The unfortunate truth is that as a woman, once you hit your 40’s, you’re a candidate for perimenopause, characterized by hormonal changes that can dramatically change the way you feel physically and mentally.

40 probably seems pretty young for this kind of thing, but it’s common for menstrual cycle changes to start up around this age.

On top of this, the word ‘perimenopause’ or ‘premenopause’ seems to elude aplenty of women’s awareness.

Once you start experiencing some apparent irregularities in your body, you may find yourself embarking on a research journey. At that point, a potent question to ask might be, what is perimenopause?

In this article I’ll give you the heads up on this tricky transitional time, what the symptoms look like, and what you can do about it.

What is perimenopause?

Most women already know about the dreaded menopause, but not all are aware that this process can start ten years before the menopause itself.

The female body is going through a process, and tough as that process can sometimes feel, it’s totally natural for fertility to wane from 40 onwards.

With the decline of ovarian function, hormones begin to shift too, and levels of circulating estrogen will vary.  

Perimenopause is the name for the early stages of the menopause; the name is derived from Greek, in which ‘peri’ means ‘near’.

You can think of this period as a time of transition, and while it may last for ten years for some women, for most it only lasts for around three or four.

Maybe you’re wondering how you’ll survive this challenging process…

Well, you will. And you’ll know you have when you reach the end of one year after your final menstrual period.

What are the symptoms of perimenopause?

Perimenopause is characterized by hormonal changes, although symptoms can vary dramatically in terms of both longevity and intensity. Nobody enjoys the symptoms of perimenopause, obviously.

Who would relish night sweats, mood swings and painful periods?

The fact that women get through this time is testament to their innate strength, if anything.

When you know what to look out for, you’re better armed to manage your symptoms and sail through your perimenopause with determination and grace.

Let’s take a look at the most common perimenopause symptoms:

1. Changes in the menstrual cycle

A lot of women start off adult life with irregular and heavy periods. It can feel like a harsh start to womanhood, but they learn to manage it and with time (or hormonal supplementation) things often balance out.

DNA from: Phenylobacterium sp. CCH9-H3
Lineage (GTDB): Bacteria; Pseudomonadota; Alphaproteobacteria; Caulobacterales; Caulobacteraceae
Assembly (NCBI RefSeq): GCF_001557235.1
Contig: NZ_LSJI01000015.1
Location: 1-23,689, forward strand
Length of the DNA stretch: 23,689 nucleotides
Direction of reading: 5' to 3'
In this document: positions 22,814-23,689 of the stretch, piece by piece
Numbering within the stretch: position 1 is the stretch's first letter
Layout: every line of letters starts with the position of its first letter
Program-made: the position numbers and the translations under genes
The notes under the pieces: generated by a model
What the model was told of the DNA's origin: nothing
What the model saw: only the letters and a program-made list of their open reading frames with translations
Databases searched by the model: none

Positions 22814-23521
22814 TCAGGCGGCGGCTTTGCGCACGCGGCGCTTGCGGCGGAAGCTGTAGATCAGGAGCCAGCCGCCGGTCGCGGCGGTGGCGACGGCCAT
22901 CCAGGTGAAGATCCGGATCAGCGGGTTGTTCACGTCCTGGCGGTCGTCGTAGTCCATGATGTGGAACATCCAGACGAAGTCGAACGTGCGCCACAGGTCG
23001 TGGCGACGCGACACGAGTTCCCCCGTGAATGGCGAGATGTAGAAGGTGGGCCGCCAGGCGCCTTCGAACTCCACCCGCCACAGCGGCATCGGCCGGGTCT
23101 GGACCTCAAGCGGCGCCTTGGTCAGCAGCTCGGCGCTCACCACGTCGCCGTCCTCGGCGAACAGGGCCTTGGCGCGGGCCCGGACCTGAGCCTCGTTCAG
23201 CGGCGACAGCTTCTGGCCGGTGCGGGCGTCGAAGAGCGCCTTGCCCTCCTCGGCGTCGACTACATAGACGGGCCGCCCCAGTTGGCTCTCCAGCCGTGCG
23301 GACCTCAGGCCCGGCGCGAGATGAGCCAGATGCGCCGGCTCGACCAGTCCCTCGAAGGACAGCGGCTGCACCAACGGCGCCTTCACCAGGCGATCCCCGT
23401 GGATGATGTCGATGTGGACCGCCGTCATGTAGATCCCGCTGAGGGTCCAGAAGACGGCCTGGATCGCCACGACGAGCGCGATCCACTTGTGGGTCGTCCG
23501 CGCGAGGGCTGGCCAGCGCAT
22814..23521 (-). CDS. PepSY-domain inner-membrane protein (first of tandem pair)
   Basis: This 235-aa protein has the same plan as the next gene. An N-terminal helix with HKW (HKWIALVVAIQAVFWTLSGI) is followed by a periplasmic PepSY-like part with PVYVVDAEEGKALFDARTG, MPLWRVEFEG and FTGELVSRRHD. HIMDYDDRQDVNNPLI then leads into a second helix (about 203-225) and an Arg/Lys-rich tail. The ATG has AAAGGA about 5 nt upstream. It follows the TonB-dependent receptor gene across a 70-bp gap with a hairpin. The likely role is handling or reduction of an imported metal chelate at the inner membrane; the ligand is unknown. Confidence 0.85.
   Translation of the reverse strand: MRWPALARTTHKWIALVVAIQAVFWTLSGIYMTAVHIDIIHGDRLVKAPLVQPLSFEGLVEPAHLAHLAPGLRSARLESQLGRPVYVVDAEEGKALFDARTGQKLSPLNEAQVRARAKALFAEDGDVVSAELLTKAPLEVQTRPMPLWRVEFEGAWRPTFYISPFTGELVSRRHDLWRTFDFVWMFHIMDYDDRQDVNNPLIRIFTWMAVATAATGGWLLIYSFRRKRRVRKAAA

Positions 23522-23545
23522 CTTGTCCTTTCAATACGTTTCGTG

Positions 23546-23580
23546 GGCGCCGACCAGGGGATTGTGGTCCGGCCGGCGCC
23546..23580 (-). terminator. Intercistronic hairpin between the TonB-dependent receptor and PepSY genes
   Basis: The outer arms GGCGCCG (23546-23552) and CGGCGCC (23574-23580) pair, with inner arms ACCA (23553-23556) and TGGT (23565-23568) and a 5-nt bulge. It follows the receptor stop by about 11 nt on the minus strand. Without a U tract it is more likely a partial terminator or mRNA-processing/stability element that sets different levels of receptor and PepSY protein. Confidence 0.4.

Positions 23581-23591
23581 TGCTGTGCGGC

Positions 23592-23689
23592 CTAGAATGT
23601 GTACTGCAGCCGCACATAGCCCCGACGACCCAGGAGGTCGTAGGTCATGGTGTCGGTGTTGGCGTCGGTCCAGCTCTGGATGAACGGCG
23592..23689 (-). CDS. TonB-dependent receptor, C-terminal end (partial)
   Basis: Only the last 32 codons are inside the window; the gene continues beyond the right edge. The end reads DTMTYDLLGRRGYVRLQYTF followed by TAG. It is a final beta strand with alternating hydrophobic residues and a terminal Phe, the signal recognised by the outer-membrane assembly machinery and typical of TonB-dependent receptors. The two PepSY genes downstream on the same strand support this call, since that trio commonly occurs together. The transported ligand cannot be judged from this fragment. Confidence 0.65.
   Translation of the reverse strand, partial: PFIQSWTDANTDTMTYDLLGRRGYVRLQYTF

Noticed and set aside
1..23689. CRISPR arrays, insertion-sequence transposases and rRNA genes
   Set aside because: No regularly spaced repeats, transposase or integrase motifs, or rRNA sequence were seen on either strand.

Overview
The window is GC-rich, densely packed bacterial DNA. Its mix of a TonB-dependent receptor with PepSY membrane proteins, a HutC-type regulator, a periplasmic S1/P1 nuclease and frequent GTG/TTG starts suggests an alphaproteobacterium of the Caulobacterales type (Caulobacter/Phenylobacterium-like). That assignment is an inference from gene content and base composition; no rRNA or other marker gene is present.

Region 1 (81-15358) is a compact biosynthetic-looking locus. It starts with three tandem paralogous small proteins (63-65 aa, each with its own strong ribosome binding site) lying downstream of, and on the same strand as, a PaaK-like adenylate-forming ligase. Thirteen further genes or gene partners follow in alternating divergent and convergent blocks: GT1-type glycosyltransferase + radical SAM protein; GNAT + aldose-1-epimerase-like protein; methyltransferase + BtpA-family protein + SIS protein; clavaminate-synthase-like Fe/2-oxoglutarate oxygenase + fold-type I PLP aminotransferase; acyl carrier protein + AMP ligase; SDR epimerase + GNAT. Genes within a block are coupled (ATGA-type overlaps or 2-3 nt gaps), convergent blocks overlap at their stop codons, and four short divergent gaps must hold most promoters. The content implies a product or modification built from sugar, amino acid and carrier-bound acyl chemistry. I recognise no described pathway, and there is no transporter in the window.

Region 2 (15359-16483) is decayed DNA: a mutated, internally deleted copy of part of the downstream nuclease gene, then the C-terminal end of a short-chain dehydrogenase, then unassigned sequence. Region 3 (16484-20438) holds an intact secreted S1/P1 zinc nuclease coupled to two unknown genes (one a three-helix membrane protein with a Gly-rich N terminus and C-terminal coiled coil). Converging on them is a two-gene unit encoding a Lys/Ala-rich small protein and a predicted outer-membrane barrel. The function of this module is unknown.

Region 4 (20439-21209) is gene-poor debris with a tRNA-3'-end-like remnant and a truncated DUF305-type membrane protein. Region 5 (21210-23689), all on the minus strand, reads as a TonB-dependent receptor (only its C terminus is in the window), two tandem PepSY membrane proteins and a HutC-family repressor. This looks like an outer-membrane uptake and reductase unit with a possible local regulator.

You’ll know you’re hitting the perimenopause when your periods become erratic in later life, or there’s a change to the typical flow.

For example, some women find that their periods come every 21 days instead of the usual 28, and that they have a much heavier flow for the first two days, followed by minimal or non-existent flow for three more.

During such “heavy periods” (medically known as menorrhagia), you may notice an unusual heavy blood flow as well as cramps.

This happens mostly because of an imbalance in the levels of the hormones progesterone and estrogen which thicken the womb lining before shedding it.

The changes will vary from woman to woman, as no two are the same… some will skip periods altogether.

Regardless, big changes to your cycle in these later years of life is a good indication that perimenopause is creeping up on you. 

2. Mood swings

Ah… those beloved, perception-altering mood swings!

Isn’t it funny how they have a way of slipping in through the back door and catching you off guard?

You don’t see them coming and they have a nasty habit of making you feel mentally unstable.

Don’t panic just yet though: statistics say that only 10-20% of perimenopausal women experience mood swings. Although it hasn’t been proven, it may be estrogen decline to blame for depressing moods, anxiety and irritability.

3. Night sweats and hot flushes

Hot flushes and night sweats are more commonly experienced during the actual menopause, but it’s possible that you’ll find yourself overheating during the perimenopause too.

It can affect between 35 and 50% of perimenopausal women.

It’s smart to note that some medications can be behind these abhorrent sweaty episodes, so do check on side effects of such medicines before you blame the hormones.

4. Dryness in the vagina

Fortunately, vaginal dryness doesn’t usually happen until the later stages of perimenopause.  

Again, you can blame a decline in estrogen levels for this, and it comes in a package with thinning vaginal tissues and loss of libido.